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abstract = "Preface Management of the soil encompasses a wide range of practices with the express purpose of improving the capability of the soil to perform the various functions. Improvement in soil management practices will result in increased soil functionality and will be realized only if these practices are based on scientific principles. In assembling this book, we had two primary goals. The first goal was to gather the information about the emerging challenges in soil management from a number of different perspectives. The second goal was to develop this book to help a wide range of readers understand the need and opportunities in improving soil management. As editors and active researchers in the area of soil management, we are aware of the need to enhance our soil and protect our environment for future generations. We feel that we must continue to enhance our soils and prevent further degradation of the soil resource. If we consider the need to increase the world’s food supply over the next 40 yr to meet the demands of the rapidly expanding population, we will have to develop soil management practices capable of increasing and sustaining the production necessary to meet these demands. A focus on the efficiency of the current production systems will be necessary to maximize what we produce from a given amount of water, nutrients, carbon, and light. Our personal concern is that we have not focused enough on how to improve our soils and soil management practices. The demands to produce food, feed, fuel, fiber from our soil resources demands soil with the capability of supplying water, nutrients, oxygen, and microbial diversity. We express our sincere thanks to all of the chapter authors and their unselfish efforts to share their knowledge by preparing these chapters as a summary of the current state of knowledge. Without their dedication to advancing scientific knowledge, it would be impossible to develop this collection of materials covering the diverse set of topics within this book. We also thank the ASA and SSSA headquarters staff for their help and assistance in preparing this final product and the Societies for supporting and encouraging us to undertake this task. Finally, we thank you as the reader for taking the time to increase your knowledge of the challenges in soil management. Jerry L. Hatfield. Thomas J. Sauer",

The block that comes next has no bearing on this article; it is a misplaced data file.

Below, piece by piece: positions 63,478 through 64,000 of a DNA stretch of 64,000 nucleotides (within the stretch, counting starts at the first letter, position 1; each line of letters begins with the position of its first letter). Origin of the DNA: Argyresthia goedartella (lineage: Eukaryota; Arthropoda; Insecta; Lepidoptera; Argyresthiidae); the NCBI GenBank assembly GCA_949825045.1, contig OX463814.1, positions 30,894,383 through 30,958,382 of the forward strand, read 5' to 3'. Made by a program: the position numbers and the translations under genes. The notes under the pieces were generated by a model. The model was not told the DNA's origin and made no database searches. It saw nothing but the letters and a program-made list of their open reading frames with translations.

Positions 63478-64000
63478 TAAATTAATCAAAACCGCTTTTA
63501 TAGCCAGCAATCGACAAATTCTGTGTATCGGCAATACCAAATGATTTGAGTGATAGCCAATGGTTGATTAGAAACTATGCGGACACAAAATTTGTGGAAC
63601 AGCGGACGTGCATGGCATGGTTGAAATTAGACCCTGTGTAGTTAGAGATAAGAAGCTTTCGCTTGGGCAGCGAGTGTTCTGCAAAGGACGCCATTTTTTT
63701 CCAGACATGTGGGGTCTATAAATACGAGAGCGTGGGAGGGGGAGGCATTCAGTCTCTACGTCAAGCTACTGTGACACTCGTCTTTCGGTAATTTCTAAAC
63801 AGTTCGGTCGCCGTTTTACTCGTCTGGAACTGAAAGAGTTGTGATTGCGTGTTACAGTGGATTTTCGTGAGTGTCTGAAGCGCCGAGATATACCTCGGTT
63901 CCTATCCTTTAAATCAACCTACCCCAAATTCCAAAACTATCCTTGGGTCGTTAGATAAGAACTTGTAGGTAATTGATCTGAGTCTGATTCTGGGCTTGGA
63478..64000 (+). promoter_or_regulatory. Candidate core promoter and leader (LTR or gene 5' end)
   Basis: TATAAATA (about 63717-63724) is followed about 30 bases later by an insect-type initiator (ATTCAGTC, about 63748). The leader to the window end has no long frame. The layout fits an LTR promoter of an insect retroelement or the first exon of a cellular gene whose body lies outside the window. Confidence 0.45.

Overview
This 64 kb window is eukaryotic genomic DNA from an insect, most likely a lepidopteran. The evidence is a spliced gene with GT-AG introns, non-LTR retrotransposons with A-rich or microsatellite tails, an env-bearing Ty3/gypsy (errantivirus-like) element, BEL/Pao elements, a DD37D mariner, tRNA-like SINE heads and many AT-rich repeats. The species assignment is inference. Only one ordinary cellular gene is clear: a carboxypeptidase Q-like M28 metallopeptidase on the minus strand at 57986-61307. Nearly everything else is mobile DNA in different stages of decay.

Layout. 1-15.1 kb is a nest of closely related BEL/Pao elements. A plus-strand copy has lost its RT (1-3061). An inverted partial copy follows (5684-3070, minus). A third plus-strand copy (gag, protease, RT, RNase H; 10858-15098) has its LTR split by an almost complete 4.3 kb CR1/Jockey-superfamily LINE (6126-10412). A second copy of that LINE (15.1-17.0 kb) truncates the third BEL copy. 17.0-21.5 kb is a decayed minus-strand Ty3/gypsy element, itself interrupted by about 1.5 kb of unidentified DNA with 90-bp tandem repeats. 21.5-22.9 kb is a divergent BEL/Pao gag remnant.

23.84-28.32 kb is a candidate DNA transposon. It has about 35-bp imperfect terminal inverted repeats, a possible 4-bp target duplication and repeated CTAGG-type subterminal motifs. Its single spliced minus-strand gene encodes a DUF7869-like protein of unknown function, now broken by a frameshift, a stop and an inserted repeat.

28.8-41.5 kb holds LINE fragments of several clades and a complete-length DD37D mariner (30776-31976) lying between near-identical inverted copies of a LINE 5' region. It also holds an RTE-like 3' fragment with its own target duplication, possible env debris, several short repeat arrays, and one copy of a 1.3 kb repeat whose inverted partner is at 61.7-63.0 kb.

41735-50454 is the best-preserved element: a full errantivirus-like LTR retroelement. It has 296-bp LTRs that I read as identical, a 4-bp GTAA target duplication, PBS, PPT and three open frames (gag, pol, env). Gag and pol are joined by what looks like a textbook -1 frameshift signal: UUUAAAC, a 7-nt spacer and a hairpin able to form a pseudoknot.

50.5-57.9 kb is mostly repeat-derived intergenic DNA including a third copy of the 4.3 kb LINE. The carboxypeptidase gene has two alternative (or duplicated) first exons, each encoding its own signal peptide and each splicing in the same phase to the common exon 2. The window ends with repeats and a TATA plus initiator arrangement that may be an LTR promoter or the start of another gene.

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Walker, S, Stigter, CJ, Ofori, E & Kyei-Baffour, N 2011, Intercropping and its implications for soil management. in JL Hatfield & TJ Sauer (eds), Soil management: building a stable base for agriculture. American Society of Agronomy / Soil Science Society of America, 5585 Guilford Road, Madison, WI 53711, USA, pp. 339-350.

Intercropping and its implications for soil management. / Walker, S.; Stigter, C.J.; Ofori, E.; Kyei-Baffour, N.

Soil management: building a stable base for agriculture. ed. / J.L. Hatfield; T.J. Sauer. 5585 Guilford Road, Madison, WI 53711, USA : American Society of Agronomy / Soil Science Society of America, 2011. p. 339-350.

Research output: Chapter in Book/Report/Conference proceedingChapterAcademicpeer-review

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AU - Stigter, C.J.

AU - Ofori, E.

AU - Kyei-Baffour, N.

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PY - 2011